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# Sophie Germain (B.Stat 2006, subjective problem 3)

Prove that $$\mathbf{n^4 + 4^{n}}$$ is composite for all values of n greater than 1.

Discussion:

Teacher: This problem uses an identity that has a fancy name: Sophie Germain identity. But what’s in a name after all.

Clearly if n is even the expression is composite as it is divisible by 2. We have to check what happens when n is odd.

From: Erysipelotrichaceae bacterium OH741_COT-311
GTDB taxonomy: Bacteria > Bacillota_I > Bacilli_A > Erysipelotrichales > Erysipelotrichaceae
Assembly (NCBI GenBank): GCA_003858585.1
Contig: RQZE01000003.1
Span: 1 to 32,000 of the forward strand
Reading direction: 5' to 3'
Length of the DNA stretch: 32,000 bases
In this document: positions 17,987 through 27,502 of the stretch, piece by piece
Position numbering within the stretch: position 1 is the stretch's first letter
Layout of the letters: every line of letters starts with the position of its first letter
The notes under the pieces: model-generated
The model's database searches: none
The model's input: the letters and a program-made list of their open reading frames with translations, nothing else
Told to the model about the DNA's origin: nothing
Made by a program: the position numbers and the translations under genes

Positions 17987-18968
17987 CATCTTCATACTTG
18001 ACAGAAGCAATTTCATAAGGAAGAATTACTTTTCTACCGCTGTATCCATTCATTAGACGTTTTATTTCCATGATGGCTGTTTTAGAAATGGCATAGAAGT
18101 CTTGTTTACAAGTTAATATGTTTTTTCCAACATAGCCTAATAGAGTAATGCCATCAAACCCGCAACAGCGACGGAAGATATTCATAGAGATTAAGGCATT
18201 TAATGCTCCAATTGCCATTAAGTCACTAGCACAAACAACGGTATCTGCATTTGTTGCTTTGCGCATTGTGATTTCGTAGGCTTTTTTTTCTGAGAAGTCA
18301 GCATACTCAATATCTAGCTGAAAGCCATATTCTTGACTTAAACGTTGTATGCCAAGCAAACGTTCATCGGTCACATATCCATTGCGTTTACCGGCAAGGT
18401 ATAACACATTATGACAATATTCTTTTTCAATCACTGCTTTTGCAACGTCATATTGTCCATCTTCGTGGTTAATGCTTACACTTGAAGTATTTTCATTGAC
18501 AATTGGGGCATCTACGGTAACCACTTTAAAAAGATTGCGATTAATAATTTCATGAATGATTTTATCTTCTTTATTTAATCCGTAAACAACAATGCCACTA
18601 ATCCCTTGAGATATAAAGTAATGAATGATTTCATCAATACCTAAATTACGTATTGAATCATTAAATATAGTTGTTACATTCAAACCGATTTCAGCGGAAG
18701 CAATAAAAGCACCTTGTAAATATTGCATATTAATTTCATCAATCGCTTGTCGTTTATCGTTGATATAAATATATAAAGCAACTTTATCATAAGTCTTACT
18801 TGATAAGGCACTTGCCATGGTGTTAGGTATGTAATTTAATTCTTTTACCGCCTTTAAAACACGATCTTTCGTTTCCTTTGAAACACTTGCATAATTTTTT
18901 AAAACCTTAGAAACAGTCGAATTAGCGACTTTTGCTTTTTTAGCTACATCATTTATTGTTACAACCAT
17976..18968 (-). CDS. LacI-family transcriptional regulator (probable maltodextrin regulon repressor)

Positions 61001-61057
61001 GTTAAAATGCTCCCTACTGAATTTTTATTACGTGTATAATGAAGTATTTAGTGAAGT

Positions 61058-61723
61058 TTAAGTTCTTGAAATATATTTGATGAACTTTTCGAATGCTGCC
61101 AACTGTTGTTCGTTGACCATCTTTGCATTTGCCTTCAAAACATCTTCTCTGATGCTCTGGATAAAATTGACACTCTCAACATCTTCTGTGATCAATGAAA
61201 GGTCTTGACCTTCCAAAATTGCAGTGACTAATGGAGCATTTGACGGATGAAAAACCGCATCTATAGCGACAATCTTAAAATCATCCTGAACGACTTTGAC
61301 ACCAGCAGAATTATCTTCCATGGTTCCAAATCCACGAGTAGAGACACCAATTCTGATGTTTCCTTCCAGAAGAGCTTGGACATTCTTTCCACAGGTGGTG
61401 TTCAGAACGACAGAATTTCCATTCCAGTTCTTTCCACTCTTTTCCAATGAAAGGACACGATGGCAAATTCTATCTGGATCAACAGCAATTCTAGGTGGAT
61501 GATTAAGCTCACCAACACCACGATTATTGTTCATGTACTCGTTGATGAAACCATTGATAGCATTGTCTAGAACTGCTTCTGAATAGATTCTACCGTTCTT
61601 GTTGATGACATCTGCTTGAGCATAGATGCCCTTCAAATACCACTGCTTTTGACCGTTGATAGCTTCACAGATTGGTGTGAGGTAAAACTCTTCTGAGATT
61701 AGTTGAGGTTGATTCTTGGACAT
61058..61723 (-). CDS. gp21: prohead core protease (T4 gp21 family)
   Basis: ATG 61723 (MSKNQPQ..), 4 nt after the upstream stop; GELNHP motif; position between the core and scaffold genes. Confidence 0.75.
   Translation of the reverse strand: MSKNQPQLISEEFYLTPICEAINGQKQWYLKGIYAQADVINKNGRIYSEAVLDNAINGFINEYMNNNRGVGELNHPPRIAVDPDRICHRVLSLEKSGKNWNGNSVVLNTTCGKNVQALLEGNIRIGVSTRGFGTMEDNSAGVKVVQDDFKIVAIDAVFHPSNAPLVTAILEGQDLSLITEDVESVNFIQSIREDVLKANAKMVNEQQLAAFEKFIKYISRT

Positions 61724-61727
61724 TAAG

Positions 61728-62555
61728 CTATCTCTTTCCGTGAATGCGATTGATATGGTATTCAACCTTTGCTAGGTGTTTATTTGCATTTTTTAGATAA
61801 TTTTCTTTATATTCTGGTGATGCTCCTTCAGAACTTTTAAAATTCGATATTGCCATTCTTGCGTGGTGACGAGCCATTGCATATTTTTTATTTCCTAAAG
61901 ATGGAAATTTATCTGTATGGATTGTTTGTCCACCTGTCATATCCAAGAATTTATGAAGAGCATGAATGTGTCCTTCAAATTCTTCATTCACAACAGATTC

Student: I remember Sophie Germain’s identity. It says that $$a^4 + 4b^4$$ can be further factorized. As you hinted we can use it here.

Suppose n = 2k +1 (for some k).

So $$n^4 + 4^{2k+1} = n^4 + 4\cdot (4^k)^2 = (n^2 + 2\cdot 4^k)^2 – 2 \times n^2 \cdot 2 \cdot 4^k = (n^2 + 2 \cdot 4^k)^2 – (2 \cdot n \cdot 2^k )^2$$

Thus we can use $$a^2 – b^2 = (a+b)(a-b)$$ identity.

So $$n^4 + 4^n = (n^2 + 2 \cdot 4^k + 2n \cdot 2^k )(n^2 + 2 \cdot 4^k – 2n \cdot 2^k )$$

May 8, 2015